The Walking Dead: Season 3, Episode 1 – “Seed”

The Walking Dead is back! Now whether that’s a good or bad thing is, of course, up to the viewer. I’m inclined to think it’s a decent thing, but I also don’t think it’s as amazing as the shows ratings would have you believe. I’m going to nitpick the first episode of the third season here. Obviously, I have no authority to pick any nits, but I feel like I’ve earned it a little bit since I’ve watched the show since the beginning. And hey, at least it gets me writing. The Walking Dead has aired 20 episodes to date and I think that maybe 3 of those episodes are high quality television. The rest are all over the map, but I’d say the show on the whole is slightly above average. I won’t compare it to other AMC shows, because that just seems unfair. On to the episode.

Some time has passed since the end of season 2. Herschel’s sporting a beard that is well on it’s way to “mountain man” status. Carl’s hair has grown longer and he’s looking a bit older. Beth (is that her name), in contrast, seems a little bit younger, no doubt so the writers could provide us with the Carl/Beth romance (I hesitate to say “sexual tension”) that nobody was asking for. Also, Lori is way more pregnant. So pregnant, in fact, that she has difficulty keeping her fake belly from sliding around like a detached kneecap. Oh, we also get a brand new credit sequence, which is nice.

Correct me if I’m wrong, but wasn’t the prison just on the horizon at the end of season two? Has our merry band really been “going in circles” all winter without ever stumbling up on the prison? It seems unlikely, but maybe I’m misremembering. Anyway, they find the prison and an odd walker-slaying-fest ensues. Here’s my first big nitpick. I’m not a gun expert by any stretch, but the effects used for muzzle flashes and gunshots look just terrible. Of course, maybe they’re more realistic and I’m just used to the more dazzling weapon effects that have become my standard based on a steady diet of film and television. I’m guessing it’s some kind of budget issue, where they couldn’t afford to spring for guns that actually moved, fired blanks and ejected shell casings. Also, they probably didn’t want to pay a gun safety supervisor to be on set or train everyone, or something. I don’t remember the gun effects being this bad in previous seasons, but maybe they were. Whatever the reason, the muzzle flashes look like someone just used the “spray paint” mode in MS Paint to give a little flash of yellow over the end of the barrels.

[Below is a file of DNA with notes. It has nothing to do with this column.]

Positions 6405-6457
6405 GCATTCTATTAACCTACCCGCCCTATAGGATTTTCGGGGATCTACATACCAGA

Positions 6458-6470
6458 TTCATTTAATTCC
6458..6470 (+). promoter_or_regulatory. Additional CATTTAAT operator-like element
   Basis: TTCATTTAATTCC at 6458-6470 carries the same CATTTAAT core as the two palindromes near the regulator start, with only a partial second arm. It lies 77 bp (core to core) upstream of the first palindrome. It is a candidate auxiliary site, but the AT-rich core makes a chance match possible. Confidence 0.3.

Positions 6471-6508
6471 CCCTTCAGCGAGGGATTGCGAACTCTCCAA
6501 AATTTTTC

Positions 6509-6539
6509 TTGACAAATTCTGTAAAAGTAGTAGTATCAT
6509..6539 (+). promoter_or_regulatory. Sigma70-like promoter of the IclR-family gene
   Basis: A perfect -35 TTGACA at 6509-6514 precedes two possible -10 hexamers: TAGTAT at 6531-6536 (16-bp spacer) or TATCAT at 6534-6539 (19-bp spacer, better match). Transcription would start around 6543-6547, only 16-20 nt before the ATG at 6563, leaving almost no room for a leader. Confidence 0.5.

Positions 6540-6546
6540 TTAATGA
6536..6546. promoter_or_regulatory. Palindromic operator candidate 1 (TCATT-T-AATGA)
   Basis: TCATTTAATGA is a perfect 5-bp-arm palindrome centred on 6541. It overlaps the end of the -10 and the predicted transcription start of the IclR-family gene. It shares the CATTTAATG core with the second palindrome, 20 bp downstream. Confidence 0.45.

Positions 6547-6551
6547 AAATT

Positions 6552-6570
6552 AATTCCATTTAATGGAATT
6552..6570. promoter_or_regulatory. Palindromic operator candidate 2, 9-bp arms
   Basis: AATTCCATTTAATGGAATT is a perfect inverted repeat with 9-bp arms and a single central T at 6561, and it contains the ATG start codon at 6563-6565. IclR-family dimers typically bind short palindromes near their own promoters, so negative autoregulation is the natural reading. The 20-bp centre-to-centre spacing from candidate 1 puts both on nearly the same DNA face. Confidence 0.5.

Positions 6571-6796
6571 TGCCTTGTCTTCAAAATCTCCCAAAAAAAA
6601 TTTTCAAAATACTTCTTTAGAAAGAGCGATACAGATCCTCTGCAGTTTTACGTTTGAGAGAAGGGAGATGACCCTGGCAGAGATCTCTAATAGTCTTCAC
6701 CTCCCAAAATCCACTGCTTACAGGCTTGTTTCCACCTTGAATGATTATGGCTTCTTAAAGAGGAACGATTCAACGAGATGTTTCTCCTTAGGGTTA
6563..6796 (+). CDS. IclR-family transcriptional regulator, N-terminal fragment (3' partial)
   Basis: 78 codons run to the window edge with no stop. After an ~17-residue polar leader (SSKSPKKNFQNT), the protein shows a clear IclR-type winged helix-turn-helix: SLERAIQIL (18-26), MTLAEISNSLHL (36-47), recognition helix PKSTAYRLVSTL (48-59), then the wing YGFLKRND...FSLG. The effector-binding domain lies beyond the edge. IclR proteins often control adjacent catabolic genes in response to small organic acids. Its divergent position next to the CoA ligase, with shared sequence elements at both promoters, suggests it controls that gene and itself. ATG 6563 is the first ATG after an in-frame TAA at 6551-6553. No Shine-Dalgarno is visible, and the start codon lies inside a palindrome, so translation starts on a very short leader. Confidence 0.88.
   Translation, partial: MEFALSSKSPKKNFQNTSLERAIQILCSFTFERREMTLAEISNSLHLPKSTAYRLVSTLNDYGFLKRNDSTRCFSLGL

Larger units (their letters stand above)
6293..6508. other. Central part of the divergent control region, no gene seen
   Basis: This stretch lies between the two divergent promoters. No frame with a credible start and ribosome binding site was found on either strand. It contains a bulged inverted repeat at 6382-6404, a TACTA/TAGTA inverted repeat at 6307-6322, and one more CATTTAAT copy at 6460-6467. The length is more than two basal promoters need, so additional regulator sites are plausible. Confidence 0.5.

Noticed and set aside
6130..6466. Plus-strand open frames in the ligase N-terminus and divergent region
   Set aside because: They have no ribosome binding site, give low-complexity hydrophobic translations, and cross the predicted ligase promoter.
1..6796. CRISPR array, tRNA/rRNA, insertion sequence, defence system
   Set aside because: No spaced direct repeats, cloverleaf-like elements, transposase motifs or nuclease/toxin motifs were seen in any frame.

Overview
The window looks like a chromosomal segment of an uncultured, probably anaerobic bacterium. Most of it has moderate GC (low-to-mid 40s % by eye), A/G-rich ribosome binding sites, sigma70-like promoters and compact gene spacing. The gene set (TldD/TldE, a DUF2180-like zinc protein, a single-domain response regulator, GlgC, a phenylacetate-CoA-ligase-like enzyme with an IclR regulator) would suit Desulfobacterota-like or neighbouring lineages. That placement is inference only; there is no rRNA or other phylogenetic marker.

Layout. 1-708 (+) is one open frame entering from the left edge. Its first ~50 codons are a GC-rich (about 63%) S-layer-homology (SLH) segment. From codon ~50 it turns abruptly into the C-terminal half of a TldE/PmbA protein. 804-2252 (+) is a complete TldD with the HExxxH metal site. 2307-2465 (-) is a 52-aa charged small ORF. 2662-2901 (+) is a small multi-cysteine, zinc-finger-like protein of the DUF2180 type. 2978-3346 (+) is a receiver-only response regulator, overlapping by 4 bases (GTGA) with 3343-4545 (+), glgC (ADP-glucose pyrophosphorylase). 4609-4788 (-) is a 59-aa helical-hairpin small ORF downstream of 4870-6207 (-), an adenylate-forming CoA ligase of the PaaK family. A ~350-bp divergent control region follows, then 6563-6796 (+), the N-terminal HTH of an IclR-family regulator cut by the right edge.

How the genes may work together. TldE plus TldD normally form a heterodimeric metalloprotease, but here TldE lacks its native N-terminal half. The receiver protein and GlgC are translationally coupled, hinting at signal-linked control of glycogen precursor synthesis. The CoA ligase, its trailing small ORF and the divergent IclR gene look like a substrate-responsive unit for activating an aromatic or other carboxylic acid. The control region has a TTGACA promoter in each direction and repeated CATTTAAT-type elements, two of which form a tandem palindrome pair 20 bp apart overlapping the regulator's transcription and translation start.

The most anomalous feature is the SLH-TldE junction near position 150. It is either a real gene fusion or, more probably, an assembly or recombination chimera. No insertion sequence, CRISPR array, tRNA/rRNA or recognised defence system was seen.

Note: Upon re-watching, some of the guns appear to move and drop shells, others don’t. Rick’s rifle has absolutely no kick, which seems odd, but again, I’m no expert.

It’s kind of fun to watch the actors try to sell that their firing real, moving weapons, especially when what’s her name (Carol, the woman with the short hair who has done nothing but lose her daughter so far in the series) is complaining about her shoulder hurting because the kickback of the rifle. Also, was it just me, or was Rick’s pistol equipped with a homemade silencer fashioned out of a flashlight? I guess they didn’t want to worry about adding a couple of extra muzzle flashes when he is picking off zombies.

There it is.

Before they enter the prison, the merry band spends a night in the prison yard they’ve conquered and Beth and Maggie sing “The Parting Glass” in a scene that’s supposed to be touching and poignant, showing us a bit of humanity left in this awful world. Unfortunately, while the scene kind of works, it plays more like the writers saying “Hey! Here’s a scene that’s supposed to be touching and poignant, showing you a bit of humanity left in this awful world.” The band decides to enter the prison, but from here out they conserve ammo (and muzzle flash animation), using only hand-to-bony-decaying-hand weapons.